U.S. Department of Health and Human Services

Commendations & Commencements

Spring 2012

Congratulations 

 
Dr. Myron S. Cohen NIDDK grantee  Dr. Myron S. Cohen  led an NIH HIV Prevention Trials Network study that the journalScience  named the 2011 Breakthrough of the Year. The study offered proof that antiretroviral treatment prevents the sexual transmission of HIV-1. Cohen, the J. Herbert Bate Distinguished Professor of Medicine, Microbiology and Immunology and Public Health at the University of North Carolina at Chapel Hill, has received more than 20 years of continuous NIH funding, including NIDDK funding for basic science research earlier in his career and an NIH MERIT Award in 2005. Read more at: www.nih.gov/news/health/dec2011/niaid-22.htm
 
Dr. Chuxia Deng Dr. Chuxia Deng,  chief of the Mammalian Genetics Section in the NIDDK Genetics of Development and Disease Branch, was named a fellow of the American Association for the Advancement of Science for his distinguished contributions to the field of mammalian development and genetics, particularly toward the functions of BRCA1, FGF receptors, SMAD proteins, and SIRTUINs. 
 
Dr. Kai Ge Dr. Kai Ge,  chief of the Adipocyte Biology and Gene Regulation Section of NIDDK’s Laboratory of Endocrinology and Receptor Biology, was granted tenure by the NIH Central Tenure Committee. 
 
Dr. Jake Liang Dr. Jake Liang,  chief of the NIDDK Liver Diseases Branch, was awarded a 2012 grant for Regenerative Medicine as part of an NIH Common Fund initiative to conduct pilot projects to advance clinical applications of induced pluripotent stem cells (iPSCs). The Liang lab was awarded the grant for the project “iPSC-derived Human Hepatocytes: A Model for Treatment of Liver Disease.” NIDDK intramural researchers were awarded two of six Regenerative Medicine grants given through the NIH Common Fund.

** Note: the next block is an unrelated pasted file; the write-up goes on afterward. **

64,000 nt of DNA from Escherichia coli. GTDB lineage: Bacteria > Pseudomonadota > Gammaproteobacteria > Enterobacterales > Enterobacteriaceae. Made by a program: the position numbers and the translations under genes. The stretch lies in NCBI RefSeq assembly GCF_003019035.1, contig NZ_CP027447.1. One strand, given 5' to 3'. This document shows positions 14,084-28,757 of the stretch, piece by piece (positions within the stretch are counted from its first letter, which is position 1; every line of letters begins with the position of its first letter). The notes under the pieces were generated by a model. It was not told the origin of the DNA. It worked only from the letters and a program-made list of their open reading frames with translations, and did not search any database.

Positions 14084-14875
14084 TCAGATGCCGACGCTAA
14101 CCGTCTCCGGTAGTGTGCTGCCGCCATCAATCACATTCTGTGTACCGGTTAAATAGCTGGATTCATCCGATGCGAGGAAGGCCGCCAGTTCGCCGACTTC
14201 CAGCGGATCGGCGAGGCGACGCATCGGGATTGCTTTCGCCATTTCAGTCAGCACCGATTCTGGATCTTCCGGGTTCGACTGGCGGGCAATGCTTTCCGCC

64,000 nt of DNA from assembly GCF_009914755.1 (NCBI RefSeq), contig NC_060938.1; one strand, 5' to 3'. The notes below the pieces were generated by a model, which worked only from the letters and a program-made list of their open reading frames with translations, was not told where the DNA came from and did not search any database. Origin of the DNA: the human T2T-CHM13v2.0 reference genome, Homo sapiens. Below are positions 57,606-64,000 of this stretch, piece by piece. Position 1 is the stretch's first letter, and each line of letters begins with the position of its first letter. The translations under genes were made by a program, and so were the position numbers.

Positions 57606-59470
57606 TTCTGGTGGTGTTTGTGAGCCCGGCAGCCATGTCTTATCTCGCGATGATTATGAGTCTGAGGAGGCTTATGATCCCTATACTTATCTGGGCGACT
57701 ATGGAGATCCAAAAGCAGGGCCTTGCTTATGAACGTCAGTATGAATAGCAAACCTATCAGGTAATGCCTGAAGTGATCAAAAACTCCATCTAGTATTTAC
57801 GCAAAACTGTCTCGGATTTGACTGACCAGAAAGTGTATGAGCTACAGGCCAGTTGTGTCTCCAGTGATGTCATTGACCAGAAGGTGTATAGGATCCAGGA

Dr. Caroline Philpott Dr. Caroline Philpott,  chief of the Genetics and Metabolism Section of the NIDDK Liver Diseases Branch, was named a fellow of the American Association for the Advancement of Science for her distinguished contributions to the field of metals in biology, including her elegant dissection of mechanisms by which iron is acquired, distributed, utilized and regulated. 
 
Dr. Karen Usdin Dr. Karen Usdin,  chief of the Gene Structure and Disease Section in the NIDDK Laboratory of Cell and Molecular Biology, was awarded a 2012 grant for Regenerative Medicine as part of an NIH Common Fund initiative to conduct pilot projects to advance clinical applications of induced pluripotent stem cells (iPSCs). The Usdin lab was awarded the grant to develop Induced Pluripotent Stem Cells (iPSCs) from individuals with Fragile X Syndrome for modeling disease pathology and for drug screening. NIDDK staff scientist  Dr. Daman Kumari  was instrumental in developing the project. NIDDK intramural researchers were awarded two of six Regenerative Medicine grants given through the NIH Common Fund.  
 
 

Welcome